FDR’s New Deal– A Big Question Comes to the Rescue

FDR_in_1933_edit

What makes FDR’s presidency so hard to teach is there is so much relevant content to explore in such a short chunk of time.  You have WWII to contend with on the foreign policy front. But then on the domestic front you’re confronted with the maze of alphabet soup programs of the New Deal. And to top it off, since it’s near the end of the year, you’re often rushed.

This is exactly the kind of situation where strategic use of a Big Question can help alleviate some of your pressure without sacrificing the most important content.

US history teacher Bry Roemer found an innovative way to do just that with a question that strikes at the heart of FDR’s New Deal: How much is the government responsible for helping its citizens?

She makes creative use of an advertisement project to get the question in front of students. Here is how she did it along with my commentary on some other ideas for how you could use the question:

  1.  Hand out the project description.
  2. Assign small groups of students to one of the New Deal programs. Here is a compilation of short readings on the New Deal Agencies.
  3. Students read up on the New Deal program to which they’re assigned and design an advertisement to promote the program’s virtues to class. Advertisements must include an image to catch the attention of the audience and lay out the vision of the program along with descriptions of how it provides relief, recovery, or reform for Americans.
  4. Post advertisements around the room and have students capture information on a graphic organizer (contained in project description).SlowDown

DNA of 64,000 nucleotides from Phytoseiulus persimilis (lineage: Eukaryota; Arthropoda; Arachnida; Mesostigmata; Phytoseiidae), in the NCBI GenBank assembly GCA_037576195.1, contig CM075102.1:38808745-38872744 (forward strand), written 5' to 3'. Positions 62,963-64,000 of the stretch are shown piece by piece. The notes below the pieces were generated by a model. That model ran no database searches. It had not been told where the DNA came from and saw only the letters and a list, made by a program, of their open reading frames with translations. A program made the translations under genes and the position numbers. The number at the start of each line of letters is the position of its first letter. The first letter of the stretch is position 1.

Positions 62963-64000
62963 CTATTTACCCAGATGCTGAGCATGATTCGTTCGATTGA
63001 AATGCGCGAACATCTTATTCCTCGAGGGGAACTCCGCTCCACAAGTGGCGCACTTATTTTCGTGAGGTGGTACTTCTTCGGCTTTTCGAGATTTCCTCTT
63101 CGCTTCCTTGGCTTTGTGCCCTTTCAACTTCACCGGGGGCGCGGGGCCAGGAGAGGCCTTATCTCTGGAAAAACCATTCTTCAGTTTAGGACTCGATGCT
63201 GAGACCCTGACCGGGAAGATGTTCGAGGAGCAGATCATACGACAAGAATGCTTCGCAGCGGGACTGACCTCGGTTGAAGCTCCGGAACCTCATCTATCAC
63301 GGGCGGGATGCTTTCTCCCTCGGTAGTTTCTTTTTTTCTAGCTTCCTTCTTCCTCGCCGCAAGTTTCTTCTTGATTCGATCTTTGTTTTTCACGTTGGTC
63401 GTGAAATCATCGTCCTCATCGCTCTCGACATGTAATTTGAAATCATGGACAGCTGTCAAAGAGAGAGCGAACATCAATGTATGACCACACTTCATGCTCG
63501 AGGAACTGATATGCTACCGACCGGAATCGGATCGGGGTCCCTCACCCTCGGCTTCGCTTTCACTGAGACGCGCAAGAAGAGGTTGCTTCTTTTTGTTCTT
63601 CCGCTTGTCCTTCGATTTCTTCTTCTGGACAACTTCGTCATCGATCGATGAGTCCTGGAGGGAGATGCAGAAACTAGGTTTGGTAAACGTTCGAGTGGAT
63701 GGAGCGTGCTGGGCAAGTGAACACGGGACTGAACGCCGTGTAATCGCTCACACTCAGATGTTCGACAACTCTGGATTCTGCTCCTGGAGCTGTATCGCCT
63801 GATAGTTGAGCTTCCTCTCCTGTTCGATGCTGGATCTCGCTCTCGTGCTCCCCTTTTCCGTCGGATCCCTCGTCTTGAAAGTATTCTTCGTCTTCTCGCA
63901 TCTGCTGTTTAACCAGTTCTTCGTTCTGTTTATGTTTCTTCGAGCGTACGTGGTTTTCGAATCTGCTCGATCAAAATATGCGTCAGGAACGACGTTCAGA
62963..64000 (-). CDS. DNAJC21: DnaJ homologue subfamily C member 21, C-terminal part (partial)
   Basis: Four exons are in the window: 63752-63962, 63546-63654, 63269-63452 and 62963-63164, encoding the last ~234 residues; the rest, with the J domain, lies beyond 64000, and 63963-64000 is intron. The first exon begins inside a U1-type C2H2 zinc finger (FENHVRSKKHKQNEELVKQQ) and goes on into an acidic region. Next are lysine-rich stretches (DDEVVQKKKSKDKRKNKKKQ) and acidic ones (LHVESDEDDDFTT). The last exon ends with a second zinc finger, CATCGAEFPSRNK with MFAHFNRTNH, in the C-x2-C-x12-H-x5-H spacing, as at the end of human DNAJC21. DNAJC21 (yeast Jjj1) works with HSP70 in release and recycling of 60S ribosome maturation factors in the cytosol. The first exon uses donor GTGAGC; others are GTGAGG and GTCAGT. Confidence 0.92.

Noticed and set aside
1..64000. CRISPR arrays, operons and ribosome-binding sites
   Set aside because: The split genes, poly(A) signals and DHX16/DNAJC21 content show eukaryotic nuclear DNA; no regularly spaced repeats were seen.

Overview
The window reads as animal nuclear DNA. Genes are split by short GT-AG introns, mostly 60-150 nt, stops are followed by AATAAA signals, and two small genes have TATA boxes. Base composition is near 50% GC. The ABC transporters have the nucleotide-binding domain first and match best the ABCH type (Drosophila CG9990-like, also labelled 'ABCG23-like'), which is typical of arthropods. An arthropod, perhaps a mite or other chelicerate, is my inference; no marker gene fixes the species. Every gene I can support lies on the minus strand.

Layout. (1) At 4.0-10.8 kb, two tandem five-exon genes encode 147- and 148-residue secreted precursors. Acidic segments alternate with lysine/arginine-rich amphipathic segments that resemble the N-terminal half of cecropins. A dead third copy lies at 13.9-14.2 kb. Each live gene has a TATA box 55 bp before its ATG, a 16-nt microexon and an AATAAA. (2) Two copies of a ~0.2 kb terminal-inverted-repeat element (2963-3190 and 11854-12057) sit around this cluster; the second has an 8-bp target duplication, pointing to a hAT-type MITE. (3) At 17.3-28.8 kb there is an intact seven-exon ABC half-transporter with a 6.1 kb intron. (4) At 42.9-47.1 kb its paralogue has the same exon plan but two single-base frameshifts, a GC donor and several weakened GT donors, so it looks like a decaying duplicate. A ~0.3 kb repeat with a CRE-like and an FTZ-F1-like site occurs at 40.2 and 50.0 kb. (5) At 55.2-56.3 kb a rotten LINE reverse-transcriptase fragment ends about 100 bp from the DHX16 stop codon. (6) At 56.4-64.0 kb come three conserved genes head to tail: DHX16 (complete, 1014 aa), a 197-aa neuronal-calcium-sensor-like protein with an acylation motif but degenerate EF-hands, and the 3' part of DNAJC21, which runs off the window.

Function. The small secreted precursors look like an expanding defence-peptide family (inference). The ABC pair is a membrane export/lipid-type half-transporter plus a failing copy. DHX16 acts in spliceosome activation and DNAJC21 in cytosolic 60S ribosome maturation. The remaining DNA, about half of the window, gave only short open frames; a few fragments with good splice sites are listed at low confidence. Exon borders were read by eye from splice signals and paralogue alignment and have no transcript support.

To this point learning has moved at a brisk pace– getting into groups, finding pictures, reading passages, talking about history, creating an advertisement.

It would be so easy to wrap up the lesson and chalk it up as a success.

But no. Bry’s not done yet…

Now, with content in hand, student learning slows down and in comes the Big Question which rises above the content into consideration of a larger theme:

How much is the government responsible for helping its citizens?

With the introduction of this question, philosophical reasoning– and the resulting confusion flowing from having to consider different perspectives— has joined content acquisition as the focus of learning.

Now that this question has entered the fray, we have all sorts of intriguing options.  We could

  • pose the question as something to consider during the unit and discuss with students informally as the unit moves forward (this is what Bry did).

or

  • have a full class discussion where students use content from their graphic organizer to shape and defend arguments aligned to the Big Question.

or

  •  give out an exit slip with the question on it and discuss a few the next day.

or

  • find a current event video/audio clip explaining how one of the New Deal programs has evolved over time.  Have students answer the question in light of what they learn.

or

  • challenge students to compare government responsibility during the New Deal with government responsibility during and after the Civil War. Of the two, which time period justified more government help to citizens? Why?  Oops, another Big Question!

Questions liberate students from the shackles of curriculum content and provide space for analysis, application and synthesis. When we give students opportunities to do this, we set in motion a process that results in deeper, more meaningful learning.

And we just might eliminate some stress in the process.


For more thoughts on government responsibility to citizens, see previous posts

Government and the Giving Tree– Part I: a Big Question is born

Government and the Giving Tree– Part II: the Big Question comes of age

LessonArtifacts

Author: Dan Fouts

Since 1993 I've taught AP government, philosophy and US history in the Chicagoland area. I have an undergraduate degree in political science and philosophy from Bradley University and a M.S. in education and social policy from Northwestern University. I served as a member of the committee on pre-collegiate instruction in philosophy through the American Philosophical Association from 2012-201. Additionally, I work with NCSS to create and instruct online courses designed to help middle/high school teachers integrate Big Questions into their classrooms.

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